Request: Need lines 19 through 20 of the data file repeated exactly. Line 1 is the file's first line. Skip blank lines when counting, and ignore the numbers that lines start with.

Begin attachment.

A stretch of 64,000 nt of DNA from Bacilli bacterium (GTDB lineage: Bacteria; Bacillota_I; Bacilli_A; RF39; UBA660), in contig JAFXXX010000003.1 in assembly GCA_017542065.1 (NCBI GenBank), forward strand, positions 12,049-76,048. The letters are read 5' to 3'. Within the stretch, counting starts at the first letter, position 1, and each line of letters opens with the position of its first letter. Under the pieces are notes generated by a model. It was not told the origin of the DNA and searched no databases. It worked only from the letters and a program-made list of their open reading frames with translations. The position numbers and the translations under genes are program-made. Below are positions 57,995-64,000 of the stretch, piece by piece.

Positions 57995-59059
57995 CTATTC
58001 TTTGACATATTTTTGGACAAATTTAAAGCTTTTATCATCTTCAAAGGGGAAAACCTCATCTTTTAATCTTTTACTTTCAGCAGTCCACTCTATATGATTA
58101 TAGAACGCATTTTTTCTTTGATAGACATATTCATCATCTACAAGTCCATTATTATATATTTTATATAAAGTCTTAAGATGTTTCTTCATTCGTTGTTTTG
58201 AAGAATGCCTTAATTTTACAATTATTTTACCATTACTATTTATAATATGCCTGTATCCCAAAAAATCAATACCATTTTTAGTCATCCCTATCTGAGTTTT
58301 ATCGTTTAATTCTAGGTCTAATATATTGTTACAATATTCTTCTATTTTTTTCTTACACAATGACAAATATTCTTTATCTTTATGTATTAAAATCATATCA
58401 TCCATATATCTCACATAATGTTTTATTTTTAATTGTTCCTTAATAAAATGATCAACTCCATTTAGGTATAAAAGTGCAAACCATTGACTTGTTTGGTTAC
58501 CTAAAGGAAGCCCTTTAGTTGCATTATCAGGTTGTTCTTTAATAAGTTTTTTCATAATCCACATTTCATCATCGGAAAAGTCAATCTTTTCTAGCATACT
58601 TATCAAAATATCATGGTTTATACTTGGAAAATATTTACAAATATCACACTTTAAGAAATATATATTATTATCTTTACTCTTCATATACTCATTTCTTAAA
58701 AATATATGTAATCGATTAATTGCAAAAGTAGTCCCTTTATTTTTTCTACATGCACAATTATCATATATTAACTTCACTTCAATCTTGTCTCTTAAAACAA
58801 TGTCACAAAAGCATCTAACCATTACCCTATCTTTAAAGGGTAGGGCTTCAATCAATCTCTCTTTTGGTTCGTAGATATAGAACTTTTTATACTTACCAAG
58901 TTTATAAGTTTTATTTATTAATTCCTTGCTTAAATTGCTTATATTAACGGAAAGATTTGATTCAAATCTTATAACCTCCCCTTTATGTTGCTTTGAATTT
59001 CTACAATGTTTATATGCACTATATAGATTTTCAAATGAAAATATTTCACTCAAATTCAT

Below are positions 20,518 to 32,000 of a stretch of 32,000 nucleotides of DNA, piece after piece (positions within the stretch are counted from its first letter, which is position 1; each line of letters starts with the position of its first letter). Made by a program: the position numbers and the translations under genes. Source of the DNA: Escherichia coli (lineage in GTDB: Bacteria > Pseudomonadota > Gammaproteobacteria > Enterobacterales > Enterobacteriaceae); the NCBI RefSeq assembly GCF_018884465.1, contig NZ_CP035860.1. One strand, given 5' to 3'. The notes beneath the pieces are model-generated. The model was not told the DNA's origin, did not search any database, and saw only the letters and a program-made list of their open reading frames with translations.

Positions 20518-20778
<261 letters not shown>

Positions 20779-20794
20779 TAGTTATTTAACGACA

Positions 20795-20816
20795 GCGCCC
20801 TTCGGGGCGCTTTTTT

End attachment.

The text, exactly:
20779 TAGTTATTTAACGACA

Positions 20795-20816